At this point, the question is no longer whether retailers should adopt digital audit technology, but how quickly they can get it done, and what are the risks to their retail organizations if they don’t.



PCAOB Revises Auditor’s Report

By Chris Wright, Managing Director
Finance Remediation and Reporting Compliance Practice Leader




With the Public Company Accounting Oversight Board’s (PCAOB) new auditor reporting standard finally pending before the U.S. Securities and Exchange Commission (SEC) after nearly a decade in the making, Protiviti has published a Flash Report summarizing the changes and examining possible consequences.

The Auditor’s Report on Audit of Financial Statements When the Auditor Expresses an Unqualified Opinion is intended to make the auditor’s report more relevant to investors by requiring more information about the audit. In a nutshell, the new standard requires auditors to communicate in the report any critical audit matters (CAMs) — that is, matters that were communicated or required to be communicated to the audit committee and that (1) relate to accounts or disclosures that are material to the financial statements, and (2) involve especially challenging, subjective or complex auditor judgment.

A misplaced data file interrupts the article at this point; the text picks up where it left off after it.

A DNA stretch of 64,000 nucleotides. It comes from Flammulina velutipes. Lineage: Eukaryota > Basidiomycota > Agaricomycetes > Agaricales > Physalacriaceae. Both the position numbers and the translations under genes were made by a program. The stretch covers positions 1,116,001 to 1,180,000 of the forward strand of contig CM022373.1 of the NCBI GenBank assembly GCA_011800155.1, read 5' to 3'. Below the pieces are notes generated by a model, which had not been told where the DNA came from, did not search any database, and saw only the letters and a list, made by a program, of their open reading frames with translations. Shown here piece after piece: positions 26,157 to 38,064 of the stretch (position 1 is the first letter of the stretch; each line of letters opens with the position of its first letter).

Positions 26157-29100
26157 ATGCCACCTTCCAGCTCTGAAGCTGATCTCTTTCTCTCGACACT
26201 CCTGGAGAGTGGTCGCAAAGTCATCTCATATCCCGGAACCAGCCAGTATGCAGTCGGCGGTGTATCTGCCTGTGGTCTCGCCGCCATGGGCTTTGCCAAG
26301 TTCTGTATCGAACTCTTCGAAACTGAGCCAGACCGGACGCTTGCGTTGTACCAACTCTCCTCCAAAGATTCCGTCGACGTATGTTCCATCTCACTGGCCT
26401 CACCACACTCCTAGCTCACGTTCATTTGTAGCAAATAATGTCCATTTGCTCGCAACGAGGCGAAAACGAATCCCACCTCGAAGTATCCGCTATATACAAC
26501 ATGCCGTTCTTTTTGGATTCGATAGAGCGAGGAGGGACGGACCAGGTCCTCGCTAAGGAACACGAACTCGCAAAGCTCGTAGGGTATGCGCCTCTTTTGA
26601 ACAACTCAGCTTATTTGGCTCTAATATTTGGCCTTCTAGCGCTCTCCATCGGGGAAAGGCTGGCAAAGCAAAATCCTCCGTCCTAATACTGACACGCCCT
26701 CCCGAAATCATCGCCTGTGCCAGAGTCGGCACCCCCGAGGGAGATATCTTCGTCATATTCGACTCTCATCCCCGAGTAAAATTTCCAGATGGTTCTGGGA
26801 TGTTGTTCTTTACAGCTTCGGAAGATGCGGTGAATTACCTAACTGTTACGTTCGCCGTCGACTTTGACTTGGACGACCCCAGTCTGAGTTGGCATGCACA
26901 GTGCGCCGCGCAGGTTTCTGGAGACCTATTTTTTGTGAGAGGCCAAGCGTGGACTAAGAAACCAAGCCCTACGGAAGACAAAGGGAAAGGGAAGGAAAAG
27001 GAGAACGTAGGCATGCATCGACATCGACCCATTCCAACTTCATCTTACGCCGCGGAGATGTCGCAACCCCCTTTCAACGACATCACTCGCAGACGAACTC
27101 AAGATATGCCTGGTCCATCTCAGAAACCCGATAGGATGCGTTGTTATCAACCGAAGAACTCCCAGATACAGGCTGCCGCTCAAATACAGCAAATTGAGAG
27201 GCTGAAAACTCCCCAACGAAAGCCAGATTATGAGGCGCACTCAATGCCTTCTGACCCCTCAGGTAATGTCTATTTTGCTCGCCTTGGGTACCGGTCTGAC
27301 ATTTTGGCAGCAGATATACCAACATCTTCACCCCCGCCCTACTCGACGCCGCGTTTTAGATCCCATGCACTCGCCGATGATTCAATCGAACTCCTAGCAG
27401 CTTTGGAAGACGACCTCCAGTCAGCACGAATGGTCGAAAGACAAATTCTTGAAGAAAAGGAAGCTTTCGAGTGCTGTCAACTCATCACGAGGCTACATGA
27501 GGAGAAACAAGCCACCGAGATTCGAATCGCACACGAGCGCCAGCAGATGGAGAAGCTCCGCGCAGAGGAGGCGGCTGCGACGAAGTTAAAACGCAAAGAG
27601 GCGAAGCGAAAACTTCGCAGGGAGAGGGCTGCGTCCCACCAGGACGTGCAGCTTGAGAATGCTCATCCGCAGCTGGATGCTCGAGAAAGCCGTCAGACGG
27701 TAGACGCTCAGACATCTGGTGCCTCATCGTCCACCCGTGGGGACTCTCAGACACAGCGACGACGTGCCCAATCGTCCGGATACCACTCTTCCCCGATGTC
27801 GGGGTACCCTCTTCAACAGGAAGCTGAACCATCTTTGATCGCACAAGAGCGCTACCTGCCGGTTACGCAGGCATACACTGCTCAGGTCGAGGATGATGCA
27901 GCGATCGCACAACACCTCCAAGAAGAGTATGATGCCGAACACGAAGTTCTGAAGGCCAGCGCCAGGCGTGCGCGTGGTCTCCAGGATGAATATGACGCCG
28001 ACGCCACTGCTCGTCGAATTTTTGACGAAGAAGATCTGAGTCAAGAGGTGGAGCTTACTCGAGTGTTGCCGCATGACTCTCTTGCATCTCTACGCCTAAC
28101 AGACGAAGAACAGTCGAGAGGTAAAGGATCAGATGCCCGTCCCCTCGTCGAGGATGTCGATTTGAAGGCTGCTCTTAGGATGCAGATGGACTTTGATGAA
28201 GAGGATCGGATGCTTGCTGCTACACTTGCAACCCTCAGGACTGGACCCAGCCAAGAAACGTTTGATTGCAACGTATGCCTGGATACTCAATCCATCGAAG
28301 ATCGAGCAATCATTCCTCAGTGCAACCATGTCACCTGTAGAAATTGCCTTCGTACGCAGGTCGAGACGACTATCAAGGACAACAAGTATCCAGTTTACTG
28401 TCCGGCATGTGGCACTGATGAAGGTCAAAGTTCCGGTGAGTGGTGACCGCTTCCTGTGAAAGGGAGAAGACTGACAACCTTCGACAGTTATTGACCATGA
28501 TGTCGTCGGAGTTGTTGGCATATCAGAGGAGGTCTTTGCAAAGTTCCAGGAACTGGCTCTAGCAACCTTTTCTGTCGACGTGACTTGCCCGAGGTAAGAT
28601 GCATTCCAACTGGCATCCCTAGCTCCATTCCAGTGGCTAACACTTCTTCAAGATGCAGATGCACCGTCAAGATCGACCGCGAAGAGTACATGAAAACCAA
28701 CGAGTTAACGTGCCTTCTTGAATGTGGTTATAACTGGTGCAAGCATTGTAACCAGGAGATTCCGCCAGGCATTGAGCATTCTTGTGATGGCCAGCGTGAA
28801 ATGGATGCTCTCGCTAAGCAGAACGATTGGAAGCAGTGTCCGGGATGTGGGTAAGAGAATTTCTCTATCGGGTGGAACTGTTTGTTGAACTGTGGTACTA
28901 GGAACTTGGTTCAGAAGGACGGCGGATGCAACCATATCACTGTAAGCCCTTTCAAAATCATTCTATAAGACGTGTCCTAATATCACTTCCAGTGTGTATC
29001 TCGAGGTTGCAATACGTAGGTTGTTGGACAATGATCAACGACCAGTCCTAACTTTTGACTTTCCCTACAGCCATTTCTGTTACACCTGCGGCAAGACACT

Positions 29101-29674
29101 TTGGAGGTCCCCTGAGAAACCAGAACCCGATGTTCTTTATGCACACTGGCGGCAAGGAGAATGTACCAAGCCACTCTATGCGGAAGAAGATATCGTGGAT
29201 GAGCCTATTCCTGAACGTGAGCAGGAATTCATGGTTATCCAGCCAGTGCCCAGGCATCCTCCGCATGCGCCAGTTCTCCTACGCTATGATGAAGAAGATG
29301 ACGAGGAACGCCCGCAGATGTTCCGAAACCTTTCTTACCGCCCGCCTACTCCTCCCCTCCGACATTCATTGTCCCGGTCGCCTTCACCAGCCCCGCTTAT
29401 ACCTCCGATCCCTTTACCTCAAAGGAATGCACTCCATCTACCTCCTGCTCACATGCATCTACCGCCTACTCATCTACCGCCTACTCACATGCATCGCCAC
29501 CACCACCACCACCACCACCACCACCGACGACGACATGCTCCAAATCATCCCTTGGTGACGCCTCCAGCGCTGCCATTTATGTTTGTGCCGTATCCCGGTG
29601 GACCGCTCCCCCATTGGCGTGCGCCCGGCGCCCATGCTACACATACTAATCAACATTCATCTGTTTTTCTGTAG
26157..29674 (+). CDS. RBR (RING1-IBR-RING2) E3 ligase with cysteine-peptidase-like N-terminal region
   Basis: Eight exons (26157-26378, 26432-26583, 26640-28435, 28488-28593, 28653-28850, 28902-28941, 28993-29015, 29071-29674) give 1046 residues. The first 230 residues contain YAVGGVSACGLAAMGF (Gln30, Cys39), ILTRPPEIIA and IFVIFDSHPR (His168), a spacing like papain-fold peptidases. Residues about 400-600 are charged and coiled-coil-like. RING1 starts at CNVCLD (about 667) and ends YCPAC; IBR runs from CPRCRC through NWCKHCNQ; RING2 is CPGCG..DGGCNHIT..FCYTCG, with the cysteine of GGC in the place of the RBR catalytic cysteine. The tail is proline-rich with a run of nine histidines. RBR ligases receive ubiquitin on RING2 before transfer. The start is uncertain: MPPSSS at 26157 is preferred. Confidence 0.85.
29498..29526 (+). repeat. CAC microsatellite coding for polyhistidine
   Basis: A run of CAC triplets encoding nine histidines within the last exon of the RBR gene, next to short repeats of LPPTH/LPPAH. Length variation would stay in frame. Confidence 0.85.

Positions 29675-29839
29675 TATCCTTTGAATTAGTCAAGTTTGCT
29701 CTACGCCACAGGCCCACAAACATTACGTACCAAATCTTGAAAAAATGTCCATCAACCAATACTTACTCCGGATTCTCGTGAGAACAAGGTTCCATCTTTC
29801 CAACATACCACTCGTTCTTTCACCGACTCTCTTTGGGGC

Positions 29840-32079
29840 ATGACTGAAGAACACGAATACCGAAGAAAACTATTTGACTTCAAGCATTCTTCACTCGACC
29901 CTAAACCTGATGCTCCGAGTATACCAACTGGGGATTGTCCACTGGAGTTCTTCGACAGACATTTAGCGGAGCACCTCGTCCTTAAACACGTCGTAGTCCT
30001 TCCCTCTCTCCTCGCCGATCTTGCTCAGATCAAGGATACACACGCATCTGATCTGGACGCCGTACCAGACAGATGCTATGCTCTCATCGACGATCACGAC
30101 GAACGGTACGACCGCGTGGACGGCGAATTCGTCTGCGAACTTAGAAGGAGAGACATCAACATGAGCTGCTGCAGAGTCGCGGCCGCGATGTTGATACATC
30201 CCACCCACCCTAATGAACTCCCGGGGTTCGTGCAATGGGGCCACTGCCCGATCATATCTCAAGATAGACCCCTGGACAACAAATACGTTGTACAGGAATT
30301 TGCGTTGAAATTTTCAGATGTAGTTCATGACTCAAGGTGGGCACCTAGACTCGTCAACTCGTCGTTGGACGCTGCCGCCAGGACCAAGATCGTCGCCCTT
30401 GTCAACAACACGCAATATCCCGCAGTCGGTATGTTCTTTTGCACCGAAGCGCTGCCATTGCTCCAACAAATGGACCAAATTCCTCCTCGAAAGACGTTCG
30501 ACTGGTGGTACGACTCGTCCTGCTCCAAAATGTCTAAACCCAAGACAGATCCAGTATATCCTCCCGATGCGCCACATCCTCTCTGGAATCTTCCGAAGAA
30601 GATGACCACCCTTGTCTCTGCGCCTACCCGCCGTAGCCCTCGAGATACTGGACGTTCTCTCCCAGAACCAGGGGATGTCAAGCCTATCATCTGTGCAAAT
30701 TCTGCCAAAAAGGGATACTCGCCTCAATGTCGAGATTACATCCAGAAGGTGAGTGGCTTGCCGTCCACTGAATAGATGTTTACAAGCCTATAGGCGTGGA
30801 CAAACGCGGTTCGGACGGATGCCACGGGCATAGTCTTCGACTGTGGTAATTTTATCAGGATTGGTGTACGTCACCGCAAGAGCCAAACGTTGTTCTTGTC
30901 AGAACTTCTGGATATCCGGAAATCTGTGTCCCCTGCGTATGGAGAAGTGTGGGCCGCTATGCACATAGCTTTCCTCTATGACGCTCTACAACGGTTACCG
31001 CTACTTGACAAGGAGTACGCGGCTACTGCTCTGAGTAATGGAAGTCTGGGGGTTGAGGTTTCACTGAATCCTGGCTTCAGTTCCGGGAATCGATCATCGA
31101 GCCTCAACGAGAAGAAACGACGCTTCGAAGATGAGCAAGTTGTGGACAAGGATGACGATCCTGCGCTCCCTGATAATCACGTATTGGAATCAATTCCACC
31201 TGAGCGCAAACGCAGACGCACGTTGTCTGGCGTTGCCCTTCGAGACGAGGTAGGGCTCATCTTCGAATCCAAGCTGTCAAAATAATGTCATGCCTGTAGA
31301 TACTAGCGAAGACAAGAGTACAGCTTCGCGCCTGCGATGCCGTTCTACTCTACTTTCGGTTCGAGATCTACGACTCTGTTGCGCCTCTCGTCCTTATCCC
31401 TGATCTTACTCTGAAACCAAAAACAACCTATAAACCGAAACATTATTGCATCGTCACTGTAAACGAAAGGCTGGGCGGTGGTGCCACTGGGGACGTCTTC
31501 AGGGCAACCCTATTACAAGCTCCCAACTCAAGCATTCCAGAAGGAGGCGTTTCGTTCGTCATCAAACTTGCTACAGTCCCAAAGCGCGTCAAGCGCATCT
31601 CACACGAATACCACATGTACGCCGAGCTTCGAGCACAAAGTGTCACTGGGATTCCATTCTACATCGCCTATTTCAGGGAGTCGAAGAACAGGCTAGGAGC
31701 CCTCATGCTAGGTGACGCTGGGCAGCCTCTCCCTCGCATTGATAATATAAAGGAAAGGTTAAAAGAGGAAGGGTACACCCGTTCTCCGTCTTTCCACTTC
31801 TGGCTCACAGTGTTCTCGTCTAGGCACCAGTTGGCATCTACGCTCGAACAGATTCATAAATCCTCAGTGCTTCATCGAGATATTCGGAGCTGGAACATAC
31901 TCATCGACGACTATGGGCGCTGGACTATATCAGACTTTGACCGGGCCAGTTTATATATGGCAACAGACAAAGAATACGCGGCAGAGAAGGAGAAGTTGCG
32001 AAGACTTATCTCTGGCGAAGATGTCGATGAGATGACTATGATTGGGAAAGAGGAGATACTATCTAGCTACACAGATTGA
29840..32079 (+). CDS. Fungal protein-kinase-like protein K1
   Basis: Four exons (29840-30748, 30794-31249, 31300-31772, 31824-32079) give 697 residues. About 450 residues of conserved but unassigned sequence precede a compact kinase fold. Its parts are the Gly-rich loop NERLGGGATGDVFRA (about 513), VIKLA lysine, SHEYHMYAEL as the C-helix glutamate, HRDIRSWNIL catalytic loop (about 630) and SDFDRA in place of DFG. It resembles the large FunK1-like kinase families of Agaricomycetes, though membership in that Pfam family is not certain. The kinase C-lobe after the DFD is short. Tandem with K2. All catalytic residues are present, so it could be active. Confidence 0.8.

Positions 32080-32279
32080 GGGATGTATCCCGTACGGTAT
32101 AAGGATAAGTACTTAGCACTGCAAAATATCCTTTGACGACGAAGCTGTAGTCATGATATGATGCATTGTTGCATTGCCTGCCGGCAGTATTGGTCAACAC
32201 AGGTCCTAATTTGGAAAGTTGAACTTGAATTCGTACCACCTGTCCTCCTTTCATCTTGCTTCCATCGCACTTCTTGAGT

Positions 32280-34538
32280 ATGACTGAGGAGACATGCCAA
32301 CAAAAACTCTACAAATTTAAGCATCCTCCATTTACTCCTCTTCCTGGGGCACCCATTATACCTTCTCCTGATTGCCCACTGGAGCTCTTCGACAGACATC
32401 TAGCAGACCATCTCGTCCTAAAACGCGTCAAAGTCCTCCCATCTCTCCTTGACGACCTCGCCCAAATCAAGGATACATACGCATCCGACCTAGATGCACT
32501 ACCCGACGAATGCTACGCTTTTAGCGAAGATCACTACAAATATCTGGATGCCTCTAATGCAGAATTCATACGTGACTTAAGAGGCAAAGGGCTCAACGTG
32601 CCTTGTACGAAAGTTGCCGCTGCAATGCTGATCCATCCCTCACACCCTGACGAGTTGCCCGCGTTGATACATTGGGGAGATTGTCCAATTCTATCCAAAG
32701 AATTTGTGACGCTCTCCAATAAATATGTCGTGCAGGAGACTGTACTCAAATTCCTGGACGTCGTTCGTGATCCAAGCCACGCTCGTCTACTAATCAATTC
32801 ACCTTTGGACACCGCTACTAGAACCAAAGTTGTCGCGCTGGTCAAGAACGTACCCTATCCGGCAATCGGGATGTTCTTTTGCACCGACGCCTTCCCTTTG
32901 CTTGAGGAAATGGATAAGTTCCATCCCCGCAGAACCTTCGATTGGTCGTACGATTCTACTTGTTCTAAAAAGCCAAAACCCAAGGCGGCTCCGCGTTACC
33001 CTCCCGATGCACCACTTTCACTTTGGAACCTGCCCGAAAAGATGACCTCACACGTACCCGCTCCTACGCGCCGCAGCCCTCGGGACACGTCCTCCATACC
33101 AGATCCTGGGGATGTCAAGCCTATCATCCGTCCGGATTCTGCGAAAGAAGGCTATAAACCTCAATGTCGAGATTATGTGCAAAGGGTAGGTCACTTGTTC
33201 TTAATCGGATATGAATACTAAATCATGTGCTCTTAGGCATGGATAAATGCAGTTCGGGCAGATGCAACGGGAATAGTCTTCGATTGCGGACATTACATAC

The latter distinction takes into account certain factors including, but not limited to:

  • The auditor’s assessment of the risks of material misstatement, including significant risks
  • The degree of auditor judgment related to areas in the financial statements that involved the application of significant judgment or estimation by management, including estimates with significant measurement uncertainty
  • The nature and timing of significant unusual transactions and the extent of audit effort and judgment related to these transactions